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At a time when we keenly feel the fractures in our society and when division and polarization have descended into violence, the people of Mennonite Central Committee (MCC) U.S. pray not only for a peaceful transition of government, but for peace and reconciliation in our communities, especially those communities that are experiencing increased violence.

As followers of the Prince of Peace, we decry the violence at the U.S. Capitol on Jan. 6. Further, we denounce the behavior of those in positions of leadership and power who recklessly stoke fear and hatred, who tolerate or encourage a white supremacist ideology and who knowingly spread misinformation in order to inflame and provoke.

We also confess that too often we have been silent in word and deed and have fallen short in our quest to be faithful disciples of Jesus and follow his example to stand in solidarity with the oppressed.

We pray for the audacity to be seeds of peace in this time. We pray for strength to resist the temptation to meet hate with hate. Such dehumanization only feeds a cycle of hatred and violence. As the Rev. Dr. Martin Luther King, Jr., warned,

“To meet hate with retaliatory hate would do nothing but intensify the existence of evil in the universe. Hate begets hate; violence begets violence; toughness begets a greater toughness. We must meet the forces of hate with the power of love; we must meet physical force with soul force.” (From Stride Toward Glory: The Montgomery Story)

The ministry of Jesus was one of extravagant love while confronting systems of injustice and transforming hearts and minds to an upside-down kingdom (Luke 4). We must join Christ’s work of radically refusing to accept the sinful structures around us, structures embodied by Christian nationalism and white supremacy. At the same time, we are called to be peacemakers, reflecting Christ’s ministry of reconciliation (2 Cor. 5:16-20).

Reconciliation is difficult and can prove challenging in our homes, workplaces and churches when casual conversations turn into heated arguments over politics or measures to control the spread of COVID-19.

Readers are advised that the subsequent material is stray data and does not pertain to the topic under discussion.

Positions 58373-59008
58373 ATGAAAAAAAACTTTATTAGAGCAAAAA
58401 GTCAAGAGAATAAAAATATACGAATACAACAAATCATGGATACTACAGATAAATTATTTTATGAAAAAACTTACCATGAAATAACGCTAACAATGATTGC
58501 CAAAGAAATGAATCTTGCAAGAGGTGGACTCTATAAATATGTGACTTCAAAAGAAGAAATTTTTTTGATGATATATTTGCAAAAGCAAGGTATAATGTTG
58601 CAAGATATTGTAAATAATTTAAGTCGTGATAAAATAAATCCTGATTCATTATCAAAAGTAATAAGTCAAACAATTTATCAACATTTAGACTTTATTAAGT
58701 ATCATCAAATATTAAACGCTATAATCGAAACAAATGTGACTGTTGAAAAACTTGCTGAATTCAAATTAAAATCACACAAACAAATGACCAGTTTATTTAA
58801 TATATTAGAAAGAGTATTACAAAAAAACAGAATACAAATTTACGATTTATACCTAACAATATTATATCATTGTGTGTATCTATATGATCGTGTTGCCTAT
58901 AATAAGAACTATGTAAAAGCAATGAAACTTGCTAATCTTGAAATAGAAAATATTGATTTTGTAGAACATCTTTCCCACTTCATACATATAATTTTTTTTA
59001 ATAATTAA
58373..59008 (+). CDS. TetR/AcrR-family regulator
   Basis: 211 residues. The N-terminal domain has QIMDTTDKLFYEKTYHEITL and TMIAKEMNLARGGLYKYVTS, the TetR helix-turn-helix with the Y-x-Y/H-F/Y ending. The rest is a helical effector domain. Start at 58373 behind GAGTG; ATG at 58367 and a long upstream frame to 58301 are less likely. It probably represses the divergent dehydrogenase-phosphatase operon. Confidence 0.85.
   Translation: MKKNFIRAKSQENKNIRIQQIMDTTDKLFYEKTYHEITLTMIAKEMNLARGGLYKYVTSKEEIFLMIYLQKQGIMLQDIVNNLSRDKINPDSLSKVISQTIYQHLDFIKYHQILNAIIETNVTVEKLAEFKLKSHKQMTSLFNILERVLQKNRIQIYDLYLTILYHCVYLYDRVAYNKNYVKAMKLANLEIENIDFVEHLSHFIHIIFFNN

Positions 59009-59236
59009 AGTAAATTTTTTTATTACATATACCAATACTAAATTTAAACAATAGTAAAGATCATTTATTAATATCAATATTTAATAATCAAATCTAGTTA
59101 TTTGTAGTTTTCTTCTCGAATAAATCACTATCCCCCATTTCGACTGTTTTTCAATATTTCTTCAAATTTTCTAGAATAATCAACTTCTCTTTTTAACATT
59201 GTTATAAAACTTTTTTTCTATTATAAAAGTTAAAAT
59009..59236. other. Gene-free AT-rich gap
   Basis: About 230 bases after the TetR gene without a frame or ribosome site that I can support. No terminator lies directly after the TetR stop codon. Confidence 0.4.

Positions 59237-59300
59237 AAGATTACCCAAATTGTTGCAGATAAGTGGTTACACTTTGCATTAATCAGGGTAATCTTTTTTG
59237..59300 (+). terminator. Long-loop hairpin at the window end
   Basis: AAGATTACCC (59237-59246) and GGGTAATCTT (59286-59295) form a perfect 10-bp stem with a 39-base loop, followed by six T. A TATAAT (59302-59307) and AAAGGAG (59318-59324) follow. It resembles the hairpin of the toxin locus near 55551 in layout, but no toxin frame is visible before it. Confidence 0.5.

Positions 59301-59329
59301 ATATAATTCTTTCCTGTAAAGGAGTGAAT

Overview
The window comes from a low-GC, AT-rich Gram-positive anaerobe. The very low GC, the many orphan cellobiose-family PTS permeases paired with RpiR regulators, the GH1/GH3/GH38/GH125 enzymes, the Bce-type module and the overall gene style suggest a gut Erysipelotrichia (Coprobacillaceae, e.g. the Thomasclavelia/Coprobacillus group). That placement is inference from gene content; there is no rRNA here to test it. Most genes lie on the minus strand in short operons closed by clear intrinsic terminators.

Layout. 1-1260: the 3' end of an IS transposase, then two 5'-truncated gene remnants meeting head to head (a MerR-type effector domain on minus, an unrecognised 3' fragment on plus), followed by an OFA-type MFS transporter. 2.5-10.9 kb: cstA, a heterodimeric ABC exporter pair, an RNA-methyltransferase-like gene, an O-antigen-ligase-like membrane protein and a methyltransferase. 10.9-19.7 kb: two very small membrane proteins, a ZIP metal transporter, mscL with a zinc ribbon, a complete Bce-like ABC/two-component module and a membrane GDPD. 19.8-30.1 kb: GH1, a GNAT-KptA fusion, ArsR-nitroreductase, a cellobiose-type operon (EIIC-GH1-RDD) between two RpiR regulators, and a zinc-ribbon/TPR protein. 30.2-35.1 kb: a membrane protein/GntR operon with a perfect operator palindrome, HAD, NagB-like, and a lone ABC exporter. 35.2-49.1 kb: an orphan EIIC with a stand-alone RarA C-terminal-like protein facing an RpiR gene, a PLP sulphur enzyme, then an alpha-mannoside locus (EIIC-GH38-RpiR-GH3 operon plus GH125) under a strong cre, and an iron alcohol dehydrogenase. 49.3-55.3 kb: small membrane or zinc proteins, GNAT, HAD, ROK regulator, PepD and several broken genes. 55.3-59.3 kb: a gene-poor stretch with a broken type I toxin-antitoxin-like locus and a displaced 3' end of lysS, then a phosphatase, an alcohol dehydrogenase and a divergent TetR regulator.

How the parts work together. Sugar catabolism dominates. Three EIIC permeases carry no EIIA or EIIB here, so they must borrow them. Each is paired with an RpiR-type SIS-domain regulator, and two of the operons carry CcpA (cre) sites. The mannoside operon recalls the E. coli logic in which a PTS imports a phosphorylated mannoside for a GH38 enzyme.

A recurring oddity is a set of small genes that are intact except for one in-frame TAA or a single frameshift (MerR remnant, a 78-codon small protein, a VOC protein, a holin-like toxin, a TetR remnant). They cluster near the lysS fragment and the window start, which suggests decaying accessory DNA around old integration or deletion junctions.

As a practical way to embody Christ’s work of justice and of peacebuilding, MCC encourages prayerful engagement through

  • Dialogue: engage conversations across difference. This spring, MCC will release “Peaceful practices,” an adult Sunday School or small group curriculum designed to help individuals and congregations reflect on and practice how they engage with interpersonal conflict. Throughout the study, the reader will be introduced to (or refamiliarized with) tools that help them dialogue effectively.
  • Study: dig into the Biblical text to discover ways in which Christ challenged systems of injustice. Also coming from MCC – “Embracing beloved community,” a study of the ways God calls the church to embrace diversity. This radical realization of the Kingdom happens through equitable and just relationships across races and ethnicities. This curriculum is especially geared to predominantly white audiences who are relatively new to conversations on racism.
  • Solidarity: stand with those who are most vulnerable to the harmful practices, policies, systems and structures of violence. See "5 ways to support your neighbor" from Mennonite Mission Network.


Last October, in partnership with its supporting denominations, MCC U.S. invited Anabaptist churches to:

  • Restate our primary commitment to God above earthly kingdoms.
  • Follow Jesus, practicing reconciliation, humility, nonviolence, unity and peace.
  • Ask for the Spirit’s guidance in our interactions within our families, churches, society and world.


Today, we renew this call. We commit to working with churches and individuals who work for justice and engage in the ministry of reconciliation. We pray for peace in 2021. And we are assured of God’s compassion and leading on the road ahead.

God is our refuge and strength,
a very present help in trouble.

Therefore we will not fear, though the earth should change,
though the mountains shake in the heart of the sea;
though its waters roar and foam,
though the mountains tremble with its tumult.
There is a river whose streams make glad the city of God,
the holy habitation of the Most High.
God is in the midst of the city; it shall not be moved;
God will help it when the morning dawns.
– Psalm 46:1-5 (NRSV)

Ann Graber Hershberger, MCC U.S. executive director
Tammy Alexander, MCC U.S. National Advocacy and Program director
Jes Stoltzfus Buller, MCC U.S. peace education coordinator

A prayer for peace in 2021

MCC U.S. Executive Director Ann Graber Hershberger offers a prayer for peace.
 

Additional resources